In Season - Spring Cabbage

Spring CabbageOne of the new the season’s first crops, spring cabbage was a favourite vegetable before the days of all-year everything as it was such a welcome change after the heavy winter vegetables. It may not be as popular as it used to be, but it certainly deserves a special place in the kitchen as it’s a versatile and healthy vegetable and - being rich in vitamin C, folic acid and dietary fibre - just what’s needed to boost the system as we go into summer.

The special features of this leafy brassica are that central leaves form only a loose pointed head, or none at all, and it’s often known simply as ‘spring greens’, a term also used more broadly to include thinnings and trimmings leaves from other types of brassica, including curly kale, cauliflower, broccoli and brussels sprouts.

The loose formation and exposure to light produces dark green leaves and, although they can be strongly flavoured, they are easy to cook and work well with a surprising number of other foods.

If you have an allotment or a large garden, they’re well worth growing in the space left after early potatoes have been lifted and will give fresh greens throughout the ‘hungry gap, from early April to June when summer vegetables come on stream.

Cooking spring greens is easy. Simply slice the leaves and steam or cook quickly in a little boiling water, then drain well and finish with pepper and a knob of butter, or add as the last ingredient in a stirfry. They are lovely with the addition of some gently fried onion and bacon, and mix well with other vegetables.

Leafy greens complement a wide range of foods, including robustly flavoured fish like salmon, the only rule is that they must be cooked quickly and not overcooked.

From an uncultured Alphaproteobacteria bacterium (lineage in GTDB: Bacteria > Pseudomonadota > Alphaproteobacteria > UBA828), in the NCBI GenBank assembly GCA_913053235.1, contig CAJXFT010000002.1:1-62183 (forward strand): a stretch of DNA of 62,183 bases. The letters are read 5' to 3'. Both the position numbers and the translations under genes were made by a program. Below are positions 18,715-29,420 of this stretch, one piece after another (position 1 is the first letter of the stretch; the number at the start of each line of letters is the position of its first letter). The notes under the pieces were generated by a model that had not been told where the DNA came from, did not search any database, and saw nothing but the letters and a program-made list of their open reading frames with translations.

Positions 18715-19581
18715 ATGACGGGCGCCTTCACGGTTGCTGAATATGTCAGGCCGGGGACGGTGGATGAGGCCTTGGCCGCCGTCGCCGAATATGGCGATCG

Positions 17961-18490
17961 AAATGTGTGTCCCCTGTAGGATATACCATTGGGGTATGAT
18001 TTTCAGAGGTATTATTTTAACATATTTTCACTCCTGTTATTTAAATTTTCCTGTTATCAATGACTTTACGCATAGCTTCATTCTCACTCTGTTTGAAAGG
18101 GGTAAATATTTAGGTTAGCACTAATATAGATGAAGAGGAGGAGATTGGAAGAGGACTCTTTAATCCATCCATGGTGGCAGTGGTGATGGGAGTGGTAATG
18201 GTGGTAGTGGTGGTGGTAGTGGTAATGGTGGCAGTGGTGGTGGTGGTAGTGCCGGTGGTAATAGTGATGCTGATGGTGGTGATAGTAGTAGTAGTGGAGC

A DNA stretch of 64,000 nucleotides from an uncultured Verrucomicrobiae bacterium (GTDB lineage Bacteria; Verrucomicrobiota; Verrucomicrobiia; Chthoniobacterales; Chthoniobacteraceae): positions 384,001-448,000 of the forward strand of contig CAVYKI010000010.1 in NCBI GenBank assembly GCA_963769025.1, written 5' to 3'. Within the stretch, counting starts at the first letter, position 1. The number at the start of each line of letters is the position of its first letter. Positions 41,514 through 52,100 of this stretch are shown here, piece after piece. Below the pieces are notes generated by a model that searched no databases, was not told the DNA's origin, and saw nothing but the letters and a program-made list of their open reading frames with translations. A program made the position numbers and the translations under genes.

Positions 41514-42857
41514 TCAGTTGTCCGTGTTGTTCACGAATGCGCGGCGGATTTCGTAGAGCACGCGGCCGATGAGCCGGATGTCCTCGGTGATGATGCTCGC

RECIPE SUGGESTION from River Cottage Everyday by Hugh Fearnely-Whittingstall (Bloomsbury):

“I've never had much trouble eating my greens and I hope these recipes will ensure you don't either. The golden rule with almost any brassica or beet leaf, whether it's the leaf or stem, or unformed flower (as with broccoli and caulis) is to keep the cooking time short.

Stick to this, and pair your lightly done greens with a smidgeon of something rich and lubricating, and/or textured and savoury - most obviously a knob of butter (garlicky, if you like), but also a little crisp bacon, a just-cooked egg, a few toasted seeds... you get the idea.”

Leeks with GreensLeeks with greens

Soft, buttery, wilted leeks bring a lovely sweetness to any kind of lightly cooked cabbage or greens. This simple preparation is one I turn to frequently, both at home and when cooking at River Cottage: it's so easy to throw together, can be made with different seasonal greens throughout most of the year and works as a side dish to everything from a bit of grilled fish to a full-on Sunday roast.

Serves 4

About 500g leeks
A knob of unsalted butter
1 Savoy or other green cabbage, 2 heads of spring greens, or a few bunches of curly kale
Sea salt and freshly
ground black pepper

Trim the leeks, slice them finely (maximum 5mm) and give them a good rinse to get rid of any grit. Heat the butter in a large frying pan or wide saucepan and add the leeks with a pinch of salt. Let them cook gently for 5-6 minutes, stirring or shaking the pan occasionally, until wilted and tender.

Meanwhile, trim and coarsely shred the cabbage, greens or kale. Cook lightly - in either a steamer or a large saucepan of salted water - for 3-4 minutes, until wilted and tender but not too soft. Remove from the heat immediately, drain well and let the excess moisturesteam off for a minute or so.

Then add to the pan of buttery leeks,along with some more seasoning, and stir over a low heat for about a minute until thoroughly combined. Serve straight away.

In theory you can use any leftovers for bubble and squeak... but in practice there rarely are any.

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